Comparinglow-contrastletteracuitywithordinarylow-contrast charttesting,limitsofagreementinourstudyweresimilartothose

acuity(automated-LCLA)at2.5%(A)and10%(B)levels.Thedifferencebetweentheaveragescores(i.e.,Sloan-LCLAminusautomated-LCLA)forthe twotestsisplottedagainstthemeanoftwotests.Fromthetoptothemiddleandthebottom,threelinesshowtheupper95%LoA,themeandifference, andthelower95%LoA,respectively.

AutomatedLow-contrastLetterAcuityTest Pangetal. www.optvissci.com OptomVisSci2020;Vol97(5) 374 Copyright © American Academy of Optometry. Unauthorized reproduction of this article is prohibited.
FIGURE3. Bland-AltmanplotstodemonstrateagreementbetweenSloanlow-contrastletteracuity(Sloan-LCLA)andtheautomatedlow-contrastletter

TABLE3. Mean(±SD)scoresforthetwokindsofLCLAtestsinallparticipants

Agreementbetweentwotestsintheallparticipants 2.5%Contrastlevel(n=39)

inpreviousstudies.Kollbaumetal.8 investigated20normal-vision and20low-visionparticipants;theirlimitsofagreementinnormalvisionparticipantswere±0.19,±0.19,and±0.15foriPad,PelliRobson,andFreiburg,respectively.Theyreportedlimitsofagreement forlow-visionparticipantsas±0.24,±0.23,and±0.21,respectively, forthethreetests.8 Doughertyetal.15 studied37participantsandreportedthatlimitsofagreementwere±0.20fortheMarstestand ±0.20forthePelli-Robsontest.Balceretal.6 measuredtheSloanletteracuityatcontrastlevelsof100,5,1.25,and0.6%onindividuals withnormalvisualacuityaswellasindividualswithmultiplesclerosis. TheyreportedtheinterrateragreementICCbetween0.86and0.95at eachcontrastlevel;however,theydidnotstudylimitsofagreement.6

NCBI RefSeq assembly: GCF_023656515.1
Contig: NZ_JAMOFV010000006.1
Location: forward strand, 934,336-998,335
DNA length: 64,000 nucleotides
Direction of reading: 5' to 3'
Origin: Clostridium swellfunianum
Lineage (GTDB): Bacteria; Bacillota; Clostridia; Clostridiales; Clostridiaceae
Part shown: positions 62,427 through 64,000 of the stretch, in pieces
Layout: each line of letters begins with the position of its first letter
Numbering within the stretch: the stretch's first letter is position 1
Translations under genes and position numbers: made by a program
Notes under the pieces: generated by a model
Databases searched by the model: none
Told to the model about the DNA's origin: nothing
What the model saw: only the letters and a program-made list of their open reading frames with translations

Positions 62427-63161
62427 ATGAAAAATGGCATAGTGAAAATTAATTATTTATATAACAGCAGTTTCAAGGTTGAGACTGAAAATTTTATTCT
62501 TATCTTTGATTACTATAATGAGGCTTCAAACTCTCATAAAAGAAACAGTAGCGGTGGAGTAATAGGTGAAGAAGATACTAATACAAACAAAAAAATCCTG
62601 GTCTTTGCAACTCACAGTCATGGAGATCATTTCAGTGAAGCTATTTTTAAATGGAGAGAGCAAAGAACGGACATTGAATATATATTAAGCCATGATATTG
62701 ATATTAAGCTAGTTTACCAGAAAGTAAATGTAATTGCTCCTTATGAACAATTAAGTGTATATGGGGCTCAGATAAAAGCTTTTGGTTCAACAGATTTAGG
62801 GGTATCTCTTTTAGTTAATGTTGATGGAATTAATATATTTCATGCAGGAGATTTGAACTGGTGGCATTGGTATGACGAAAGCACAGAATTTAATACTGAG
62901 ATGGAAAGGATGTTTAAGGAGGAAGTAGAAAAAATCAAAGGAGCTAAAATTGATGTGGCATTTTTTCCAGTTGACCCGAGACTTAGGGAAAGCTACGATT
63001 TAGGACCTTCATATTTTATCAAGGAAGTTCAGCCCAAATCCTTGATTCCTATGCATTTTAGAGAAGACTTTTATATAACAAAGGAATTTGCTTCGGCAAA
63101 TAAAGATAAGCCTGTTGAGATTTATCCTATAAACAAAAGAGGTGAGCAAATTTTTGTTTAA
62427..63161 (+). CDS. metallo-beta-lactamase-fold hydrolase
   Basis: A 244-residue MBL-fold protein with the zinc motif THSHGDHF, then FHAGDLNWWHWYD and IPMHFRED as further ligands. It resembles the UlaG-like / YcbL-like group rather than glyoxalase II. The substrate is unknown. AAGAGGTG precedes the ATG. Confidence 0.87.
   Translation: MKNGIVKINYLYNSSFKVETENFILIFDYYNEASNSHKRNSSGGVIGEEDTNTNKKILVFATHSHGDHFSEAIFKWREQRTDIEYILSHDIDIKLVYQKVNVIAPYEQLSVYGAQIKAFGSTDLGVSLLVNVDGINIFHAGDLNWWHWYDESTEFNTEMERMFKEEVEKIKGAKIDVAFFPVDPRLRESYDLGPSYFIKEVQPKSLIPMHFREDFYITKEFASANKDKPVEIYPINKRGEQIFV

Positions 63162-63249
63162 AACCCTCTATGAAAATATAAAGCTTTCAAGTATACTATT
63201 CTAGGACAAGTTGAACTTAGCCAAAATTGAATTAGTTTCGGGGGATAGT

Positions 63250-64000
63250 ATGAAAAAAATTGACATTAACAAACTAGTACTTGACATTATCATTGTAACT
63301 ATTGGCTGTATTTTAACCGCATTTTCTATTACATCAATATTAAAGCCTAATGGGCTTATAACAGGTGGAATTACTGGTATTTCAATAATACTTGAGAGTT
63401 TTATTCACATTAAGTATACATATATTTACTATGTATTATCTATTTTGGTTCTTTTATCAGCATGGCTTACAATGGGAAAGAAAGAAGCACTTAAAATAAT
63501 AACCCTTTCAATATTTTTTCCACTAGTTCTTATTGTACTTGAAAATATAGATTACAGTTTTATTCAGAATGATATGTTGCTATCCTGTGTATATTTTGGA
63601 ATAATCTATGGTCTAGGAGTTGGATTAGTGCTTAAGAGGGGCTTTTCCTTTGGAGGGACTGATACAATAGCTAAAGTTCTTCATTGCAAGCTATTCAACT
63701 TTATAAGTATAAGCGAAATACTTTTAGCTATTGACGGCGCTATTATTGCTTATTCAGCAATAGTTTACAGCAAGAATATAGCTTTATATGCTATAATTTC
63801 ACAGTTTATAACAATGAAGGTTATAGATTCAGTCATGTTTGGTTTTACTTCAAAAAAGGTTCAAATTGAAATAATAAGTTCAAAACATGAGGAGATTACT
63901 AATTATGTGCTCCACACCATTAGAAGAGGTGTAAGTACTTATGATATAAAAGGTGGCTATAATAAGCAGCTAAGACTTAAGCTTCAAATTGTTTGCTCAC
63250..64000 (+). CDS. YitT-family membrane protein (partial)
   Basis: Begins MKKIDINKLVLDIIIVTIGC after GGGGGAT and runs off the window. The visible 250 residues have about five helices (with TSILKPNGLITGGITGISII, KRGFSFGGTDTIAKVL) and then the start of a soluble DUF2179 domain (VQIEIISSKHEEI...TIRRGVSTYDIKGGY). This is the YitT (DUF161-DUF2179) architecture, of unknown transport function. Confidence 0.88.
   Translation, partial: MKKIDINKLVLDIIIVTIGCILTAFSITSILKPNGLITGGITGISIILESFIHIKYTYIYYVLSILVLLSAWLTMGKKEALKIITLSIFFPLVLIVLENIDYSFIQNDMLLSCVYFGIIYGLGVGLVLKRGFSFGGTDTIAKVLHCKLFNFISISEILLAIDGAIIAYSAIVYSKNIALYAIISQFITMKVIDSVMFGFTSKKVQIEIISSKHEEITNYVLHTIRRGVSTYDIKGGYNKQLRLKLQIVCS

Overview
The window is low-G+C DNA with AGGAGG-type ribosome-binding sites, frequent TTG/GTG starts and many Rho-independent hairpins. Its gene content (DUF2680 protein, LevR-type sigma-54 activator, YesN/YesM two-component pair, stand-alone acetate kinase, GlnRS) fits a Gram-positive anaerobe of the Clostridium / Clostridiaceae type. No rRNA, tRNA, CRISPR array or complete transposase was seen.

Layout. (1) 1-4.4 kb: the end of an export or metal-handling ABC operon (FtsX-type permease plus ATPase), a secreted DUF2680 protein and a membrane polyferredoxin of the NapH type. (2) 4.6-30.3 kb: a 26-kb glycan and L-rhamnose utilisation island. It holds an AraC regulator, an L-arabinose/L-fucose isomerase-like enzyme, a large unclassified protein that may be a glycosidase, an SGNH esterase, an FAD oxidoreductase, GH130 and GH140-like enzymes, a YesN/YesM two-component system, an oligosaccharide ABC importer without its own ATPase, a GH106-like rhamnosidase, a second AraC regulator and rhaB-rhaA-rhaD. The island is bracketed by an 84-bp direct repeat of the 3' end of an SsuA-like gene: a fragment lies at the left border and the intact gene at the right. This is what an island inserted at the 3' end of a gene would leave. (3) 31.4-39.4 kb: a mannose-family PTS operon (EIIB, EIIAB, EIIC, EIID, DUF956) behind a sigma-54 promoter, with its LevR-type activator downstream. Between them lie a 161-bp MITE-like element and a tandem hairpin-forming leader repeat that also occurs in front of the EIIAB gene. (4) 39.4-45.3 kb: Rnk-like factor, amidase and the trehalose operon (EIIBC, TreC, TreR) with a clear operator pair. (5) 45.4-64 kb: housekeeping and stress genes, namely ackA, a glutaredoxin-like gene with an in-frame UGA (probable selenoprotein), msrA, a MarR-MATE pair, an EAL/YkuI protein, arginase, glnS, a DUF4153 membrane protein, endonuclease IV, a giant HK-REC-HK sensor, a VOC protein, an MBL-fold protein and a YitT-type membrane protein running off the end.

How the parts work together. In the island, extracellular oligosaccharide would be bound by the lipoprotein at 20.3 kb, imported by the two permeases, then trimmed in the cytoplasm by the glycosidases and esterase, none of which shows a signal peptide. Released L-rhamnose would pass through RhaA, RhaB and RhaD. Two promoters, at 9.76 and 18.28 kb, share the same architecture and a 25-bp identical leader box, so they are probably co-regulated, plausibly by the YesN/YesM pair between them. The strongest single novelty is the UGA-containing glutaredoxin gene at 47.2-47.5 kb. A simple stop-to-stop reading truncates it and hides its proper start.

Wehavepreviouslyreportedthatindividualswithamblyopiaassociatedwithmyopicanisometropiahadclinicallyandstatistically significantlyreducedcontrastsensitivityatthemiddleandhigher spatialfrequencies.16 Althoughacontrastsensitivityfunctiontest canthoroughlymeasureindividuals'contrastsensitivity,thelength oftheprocedureposesanobstaclefor applicationinroutineclinical care.Meanwhile,low-contrastacuitynotonlydetectsvisionloss, whichcouldbemissedbyhigh-contrastvisualacuitymeasurement, butalsomeasurescontrastsensitivitybecausethedecreaseinletter sizeincorporatestestingofdifferentspatialfrequencies.Inaddition, theautomatedlow-contrastletteracuityisamucheasierand quickertestcomparedwithcontrastsensitivityfunctionmeasurement;thus,automatedlow-contrastletteracuitymayresultin broaderapplicationinbothclinicalcareandclinicaltrials.

Limitations

(1)Participantswithpoorerhigh-contrastvisualacuity(20/30 to20/100)haddifficultyreading2.5%contrastlevel(measurementrange,20/10to20/200)suchthatfewerparticipantscould providethetestscores.Therefore,cautionmustbeusedingeneralizingourfindingstoindividualswhosehigh-contrastvisualacuity isworsethan20/100.(2)Insomestudies,low-contrastletteracuitytestswereconductedbinocularly(botheyesopen),asthisapproachintegratespossiblyrelevantbinocularsummation/inhibition